Florida is about more than Ron DeSantis | Editorial
Civil rights organizations call for travel boycott in response to state’s Republican agenda
Civil rights organizations have issued travel warnings for Florida in response to a rash of legislation signed by Gov. Ron DeSantis.
Civil rights organizations have issued travel warnings for Florida in response to a rash of legislation signed by Gov. Ron DeSantis. [ DIRK SHADD | Times ]
This article represents the opinion of the Tampa Bay Times Editorial Board.
Published May 24

We’re not sure how many tourists will avoid Florida in protest of Gov. Ron DeSantis’ culture wars, but the NAACP’s warning this month ought to come with one important reminder: There is more to Florida than Ron DeSantis. The Democratic mayors of Tampa and St. Petersburg sent that important message by highlighting the inclusiveness of communities across the state.

The civil rights organization cited the Republican governor’s “aggressive attempts to erase Black history and to restrict diversity, equity, and inclusion programs” in urging travelers to rethink trips to the Sunshine State. “Before traveling to Florida, please understand that the state of Florida devalues and marginalizes the contributions of, and the challenges faced by African Americans and other communities of color,” the group’s advisory, announced Saturday, reads.

The move follows a flurry of action by DeSantis to appeal to the Republican base as he readies an expected entry, as early as today, into the race for the 2024 Republican presidential nomination. In recent weeks, DeSantis has signed legislation to prohibit Florida schools from spending money on most diversity and inclusion programs, and to restrict discussions of race and the teaching of some topics in Florida’s colleges and universities.

But as the Times’ Olivia George reported, local leaders used this opportunity to underscore the state’s diversity. In response to the NAACP advisory, Tampa Mayor Jane Castor assured would-be visitors they would be received with “open arms.”

“Diversity and inclusion are central to what makes Tampa one of America’s greatest and friendliest cities,” Castor said in a statement Sunday. “That will never change, regardless of what happens in Tallahassee.” Across the bay, St. Petersburg Mayor Ken Welch said in a statement that the NAACP, “along with people from every race, religion and background, can count on the city of St. Petersburg as a true champion for diversity.” These were timely expressions that embraced the ideal of equal treatment, acknowledged the value of tourism and reflected well on their constituents.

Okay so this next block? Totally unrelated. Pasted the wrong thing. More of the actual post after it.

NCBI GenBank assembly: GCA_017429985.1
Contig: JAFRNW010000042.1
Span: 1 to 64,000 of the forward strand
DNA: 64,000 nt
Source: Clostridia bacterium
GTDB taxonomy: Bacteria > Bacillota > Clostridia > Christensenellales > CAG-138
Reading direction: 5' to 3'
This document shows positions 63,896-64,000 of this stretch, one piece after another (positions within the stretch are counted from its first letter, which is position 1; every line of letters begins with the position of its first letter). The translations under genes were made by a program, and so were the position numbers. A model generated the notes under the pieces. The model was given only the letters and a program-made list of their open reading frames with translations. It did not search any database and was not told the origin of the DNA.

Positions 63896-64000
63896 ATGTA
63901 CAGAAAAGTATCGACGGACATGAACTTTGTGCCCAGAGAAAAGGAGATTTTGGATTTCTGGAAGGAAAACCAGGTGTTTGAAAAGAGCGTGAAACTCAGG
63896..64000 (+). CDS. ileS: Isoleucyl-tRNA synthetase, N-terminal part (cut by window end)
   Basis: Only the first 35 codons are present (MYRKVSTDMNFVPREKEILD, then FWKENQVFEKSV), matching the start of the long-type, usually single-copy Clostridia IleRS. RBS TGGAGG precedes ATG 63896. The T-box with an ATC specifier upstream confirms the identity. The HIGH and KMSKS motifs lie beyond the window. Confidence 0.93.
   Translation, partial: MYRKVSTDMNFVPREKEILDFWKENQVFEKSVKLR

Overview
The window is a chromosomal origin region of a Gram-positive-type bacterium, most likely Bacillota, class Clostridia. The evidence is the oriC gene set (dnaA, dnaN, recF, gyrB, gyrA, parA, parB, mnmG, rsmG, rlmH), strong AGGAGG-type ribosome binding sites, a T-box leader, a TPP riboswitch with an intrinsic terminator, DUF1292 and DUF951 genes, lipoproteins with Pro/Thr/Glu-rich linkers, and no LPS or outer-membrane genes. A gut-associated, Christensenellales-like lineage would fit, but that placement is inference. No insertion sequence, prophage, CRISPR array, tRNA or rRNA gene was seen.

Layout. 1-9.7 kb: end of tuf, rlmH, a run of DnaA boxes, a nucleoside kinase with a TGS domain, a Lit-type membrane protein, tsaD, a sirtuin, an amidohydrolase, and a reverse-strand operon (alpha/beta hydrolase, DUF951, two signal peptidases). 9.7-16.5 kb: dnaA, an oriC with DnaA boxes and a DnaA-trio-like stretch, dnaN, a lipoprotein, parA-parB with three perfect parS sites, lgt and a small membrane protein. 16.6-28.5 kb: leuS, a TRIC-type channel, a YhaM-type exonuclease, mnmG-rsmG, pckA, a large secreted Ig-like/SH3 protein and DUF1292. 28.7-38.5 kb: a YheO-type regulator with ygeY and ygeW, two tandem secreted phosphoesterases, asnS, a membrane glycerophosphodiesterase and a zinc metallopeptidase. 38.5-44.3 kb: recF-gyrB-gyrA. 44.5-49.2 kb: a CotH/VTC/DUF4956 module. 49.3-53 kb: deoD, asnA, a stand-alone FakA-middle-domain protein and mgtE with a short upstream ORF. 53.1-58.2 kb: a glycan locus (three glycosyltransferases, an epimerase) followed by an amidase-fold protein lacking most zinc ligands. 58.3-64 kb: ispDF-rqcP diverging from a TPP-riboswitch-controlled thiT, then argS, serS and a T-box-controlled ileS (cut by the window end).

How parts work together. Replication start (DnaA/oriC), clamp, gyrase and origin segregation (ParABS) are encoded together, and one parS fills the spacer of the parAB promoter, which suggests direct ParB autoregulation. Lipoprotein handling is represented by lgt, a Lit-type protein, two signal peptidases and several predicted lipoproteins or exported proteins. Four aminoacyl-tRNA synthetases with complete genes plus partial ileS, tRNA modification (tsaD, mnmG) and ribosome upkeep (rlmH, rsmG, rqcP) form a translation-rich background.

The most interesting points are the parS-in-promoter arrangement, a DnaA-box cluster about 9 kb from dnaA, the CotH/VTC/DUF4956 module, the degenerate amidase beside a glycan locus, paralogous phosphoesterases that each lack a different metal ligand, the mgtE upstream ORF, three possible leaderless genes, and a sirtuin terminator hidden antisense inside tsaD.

The NAACP is only the latest civil rights organization to mount a public backlash against DeSantis’ policies. The League of United Latin American Citizens, the nation’s largest and oldest Latino civil rights group, issued a similar warning last week ahead of a new state crackdown on immigrants that takes effect this summer. Equality Florida, which advocates for Florida’s lesbian, gay, bisexual, transgender and queer (LGBTQ+) community, warned in April that Florida may not be a safe place to visit or relocate. That advisory followed a declaration by the Florida Immigrant Coalition that the entire state was dangerous, with the group urging that travelers show “extreme caution,” particularly people of color, the LGBTQ+ community “and individuals who speak with an accent.”

These advisories are largely symbolic, as even full-fledged boycotts take time to build economic pressure. And as a practical matter, most tourists often base their travel decisions on past experience, family ties or budget. Travel to Florida is booming; Florida reported a record tourism year in 2022, and that trend is continuing. Tourism during the first quarter of 2023 was up nearly 7% from a year ago, as another record high number of travelers flocked to the state.

Still, the advisories reflect the politics of the moment and the key concerns of major constituent groups. To that end, the reassuring words from Castor and Welch help temper the blowback and, more importantly, reflect the welcoming nature of their communities. The policies from Tallahassee are a turnoff, but they hardly define the entirety of the state or the character of millions who live here.

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Editorials are the institutional voice of the Tampa Bay Times. The members of the Editorial Board are Editor of Editorials Graham Brink, Sherri Day, Sebastian Dortch, John Hill, Jim Verhulst and Chairman and CEO Conan Gallaty. Follow @TBTimes_Opinion on Twitter for more opinion news.